"For the past two-and-a-half years, Ron Bloom's leadership and expertise has helped us put America's automakers back on the road to recovery, launch new partnerships to make our manufacturers more competitive and set aggressive fuel economy standards that will save consumers and businesses money at the pump," President Obama professed in a statement. Bloom complemented the President’s remarks, saying he is "confident in this administration’s ability to build on these accomplishments and continue our efforts to revitalize the manufacturing sector."
A former investment banker and negotiator for the United Steelworkers union, Bloom has been viewed by Washington "constituents" — a good deal of them union leaders — as a valuable asset, and an "alternative" voice for the manufacturing industry because a good majority of the President’s aides come from academic backgrounds. "Ron’s voice will be sorely missed in this administration," bemoaned Scott Paul, executive director of the Alliance for American manufacturing. "He had a deep knowledge base of all the elements that contribute to a successful manufacturing base in this country: labor, business, Wall Street. I don’t think he’s replaceable."
Over Bloom’s brief tenure in the administration, he has taken heavy criticism for some controversial remarks and his dominant role in the GM and Chrysler bailouts. In February 2008, Bloom delivered a speech, entitled "Asserting the Union Position in Restructurings," where he attacked the free market and "agreed" with the political ideologies of Mao Tse-Tung, the Chinese dictator who killed tens of millions of his own people:
Generally speaking, we get the joke. We know that the free market is nonsense. We know that the whole point is to game the system, to beat the market, or at least find someone who will pay you a lot of money because they're convinced that there is a free lunch. We know this is largely about power, that it's an adults-only, no-limit game. We kind of agree with Mao that political power comes largely from the barrel of a gun. And we get it that if you want a friend you should get a dog.
Bloom’s statement rang loud with conservative pundits and brought a wave of skepticism over his motives for the manufacturing industry — not to mention, his overall perception of the economy — though he has dismissed the comments as rough humor.
After joining the Obama administration in February 2009, and serving as deputy to "car czar" Steve Rattner, Bloom secured an active role in the bankruptcy restructurings of GM and Chrysler. Critics scrutinized Bloom’s previous experience with the unions, particularly as he planned for the $85 billion bailout of Detroit — a breeding ground for Big Labor. Indeed, Bloom’s union ties bred a profound and highly relevant question: "Was his primary objective to save jobs or save the unions?"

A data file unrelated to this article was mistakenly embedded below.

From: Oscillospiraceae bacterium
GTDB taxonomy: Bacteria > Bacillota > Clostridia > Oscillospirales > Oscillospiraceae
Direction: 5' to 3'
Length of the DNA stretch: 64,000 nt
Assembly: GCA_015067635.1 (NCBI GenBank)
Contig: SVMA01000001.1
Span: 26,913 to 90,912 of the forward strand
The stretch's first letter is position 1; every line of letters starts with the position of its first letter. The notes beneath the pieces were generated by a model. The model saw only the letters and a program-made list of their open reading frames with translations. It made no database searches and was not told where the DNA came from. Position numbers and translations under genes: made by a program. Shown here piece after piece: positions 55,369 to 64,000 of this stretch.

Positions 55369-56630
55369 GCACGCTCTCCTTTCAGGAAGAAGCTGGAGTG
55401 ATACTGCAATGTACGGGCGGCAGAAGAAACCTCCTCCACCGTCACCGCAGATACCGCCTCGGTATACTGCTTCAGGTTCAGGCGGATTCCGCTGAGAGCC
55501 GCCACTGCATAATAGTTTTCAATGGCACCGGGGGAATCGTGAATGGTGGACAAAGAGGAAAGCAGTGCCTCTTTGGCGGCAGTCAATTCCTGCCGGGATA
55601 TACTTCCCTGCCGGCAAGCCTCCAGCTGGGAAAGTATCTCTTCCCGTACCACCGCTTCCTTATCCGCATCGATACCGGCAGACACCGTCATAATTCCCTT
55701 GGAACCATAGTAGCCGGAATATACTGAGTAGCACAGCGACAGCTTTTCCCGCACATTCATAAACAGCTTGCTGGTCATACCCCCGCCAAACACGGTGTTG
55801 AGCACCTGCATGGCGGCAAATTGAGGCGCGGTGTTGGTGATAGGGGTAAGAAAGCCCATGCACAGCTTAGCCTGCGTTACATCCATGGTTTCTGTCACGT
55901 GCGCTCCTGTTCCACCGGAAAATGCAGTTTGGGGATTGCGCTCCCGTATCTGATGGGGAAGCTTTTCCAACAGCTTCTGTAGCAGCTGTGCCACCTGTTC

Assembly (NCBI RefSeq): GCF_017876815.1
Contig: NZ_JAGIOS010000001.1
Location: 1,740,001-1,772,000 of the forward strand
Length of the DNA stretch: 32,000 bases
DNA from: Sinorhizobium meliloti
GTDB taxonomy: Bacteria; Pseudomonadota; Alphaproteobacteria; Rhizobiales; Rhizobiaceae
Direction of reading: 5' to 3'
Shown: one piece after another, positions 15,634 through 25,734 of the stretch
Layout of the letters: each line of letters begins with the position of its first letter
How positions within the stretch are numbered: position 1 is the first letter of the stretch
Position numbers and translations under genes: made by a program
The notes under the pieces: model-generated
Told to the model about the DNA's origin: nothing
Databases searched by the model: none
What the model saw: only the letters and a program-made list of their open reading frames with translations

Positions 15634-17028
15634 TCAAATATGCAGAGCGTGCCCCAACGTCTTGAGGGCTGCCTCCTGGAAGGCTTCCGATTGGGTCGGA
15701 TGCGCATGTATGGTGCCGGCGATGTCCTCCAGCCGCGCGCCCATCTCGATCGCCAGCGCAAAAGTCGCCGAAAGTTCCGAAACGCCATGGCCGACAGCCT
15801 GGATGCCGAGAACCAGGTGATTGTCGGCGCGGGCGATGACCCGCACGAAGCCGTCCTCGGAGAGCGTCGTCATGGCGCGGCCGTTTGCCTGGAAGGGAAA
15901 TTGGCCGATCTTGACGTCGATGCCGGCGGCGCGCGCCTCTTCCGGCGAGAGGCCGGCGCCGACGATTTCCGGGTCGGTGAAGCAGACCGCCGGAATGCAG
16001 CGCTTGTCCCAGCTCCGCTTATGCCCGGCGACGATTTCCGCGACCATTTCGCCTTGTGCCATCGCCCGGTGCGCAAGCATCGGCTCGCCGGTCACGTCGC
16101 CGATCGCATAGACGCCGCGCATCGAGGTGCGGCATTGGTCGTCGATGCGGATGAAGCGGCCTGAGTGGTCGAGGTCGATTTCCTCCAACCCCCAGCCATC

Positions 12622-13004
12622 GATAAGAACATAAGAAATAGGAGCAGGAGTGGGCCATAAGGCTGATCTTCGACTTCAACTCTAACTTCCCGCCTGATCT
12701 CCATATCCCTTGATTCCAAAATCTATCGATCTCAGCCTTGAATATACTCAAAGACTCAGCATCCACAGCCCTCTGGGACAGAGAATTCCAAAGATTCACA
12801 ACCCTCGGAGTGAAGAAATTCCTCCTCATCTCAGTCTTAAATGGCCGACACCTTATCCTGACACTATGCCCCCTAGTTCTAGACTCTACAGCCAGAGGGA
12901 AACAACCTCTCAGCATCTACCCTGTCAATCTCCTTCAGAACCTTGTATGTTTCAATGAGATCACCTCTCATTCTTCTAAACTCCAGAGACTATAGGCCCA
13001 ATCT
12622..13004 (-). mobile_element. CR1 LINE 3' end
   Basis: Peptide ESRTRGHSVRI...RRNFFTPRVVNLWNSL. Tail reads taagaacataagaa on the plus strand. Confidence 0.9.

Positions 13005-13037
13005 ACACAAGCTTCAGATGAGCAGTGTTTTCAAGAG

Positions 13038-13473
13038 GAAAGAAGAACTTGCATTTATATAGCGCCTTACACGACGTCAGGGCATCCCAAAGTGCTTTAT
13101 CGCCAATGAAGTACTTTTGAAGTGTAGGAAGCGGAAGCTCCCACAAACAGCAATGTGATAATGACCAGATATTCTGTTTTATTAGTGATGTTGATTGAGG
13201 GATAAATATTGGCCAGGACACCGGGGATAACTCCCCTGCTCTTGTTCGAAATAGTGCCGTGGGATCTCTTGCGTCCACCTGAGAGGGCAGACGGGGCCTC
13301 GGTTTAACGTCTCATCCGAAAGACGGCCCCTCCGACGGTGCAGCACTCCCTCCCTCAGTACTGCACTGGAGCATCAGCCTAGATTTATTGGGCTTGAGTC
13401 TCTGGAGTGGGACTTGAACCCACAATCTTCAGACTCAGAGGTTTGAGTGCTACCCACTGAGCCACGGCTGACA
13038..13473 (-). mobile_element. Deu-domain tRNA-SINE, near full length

At a farewell dinner of the Auto Task Force in July 2009, in reminiscing about the auto bailout, Bloom allegedly declared, "I did this all for the unions." Amidst the bailout aftermath, Bloom was asked by a congressional oversight committee if the allegations against him were true.
Under oath, Bloom denied the comment, but two highly credible sources claimed otherwise. The first source was Steve Rattner — Bloom’s former boss — who documented the supposed remark on page 269 of his auto bailout book Overhaul. The second source was David Shepardson, a highly respected Washington bureau chief of the Detroit News. Responding to Bloom’s repudiation, three members of the House wrote in a letter, "It appears that either a respected reporter and your former boss in the Obama Administration have both given inaccurate accounts of your comments to the public, or your testimony was not completely truthful." Regardless, if one thing is true, Bloom’s devotion to the union cause is unmistakable.
The White House has not provided a reason for Bloom’s departure, but his farewell comes at a delicate time for U.S. manufacturing. "Over the past 13 years, about a third of our manufacturing jobs have vanished," mourned Obama at an aluminum plant in June. Indeed, at a time when the U.S. economy is floundering, with manufacturing being a primary victim of the damage, the Obama’s senior advisor to manufacturing is returning home to Pittsburgh.
It appears it’s time to mark another Obama staff member off the roster.
Photo of Ron Bloom: AP Images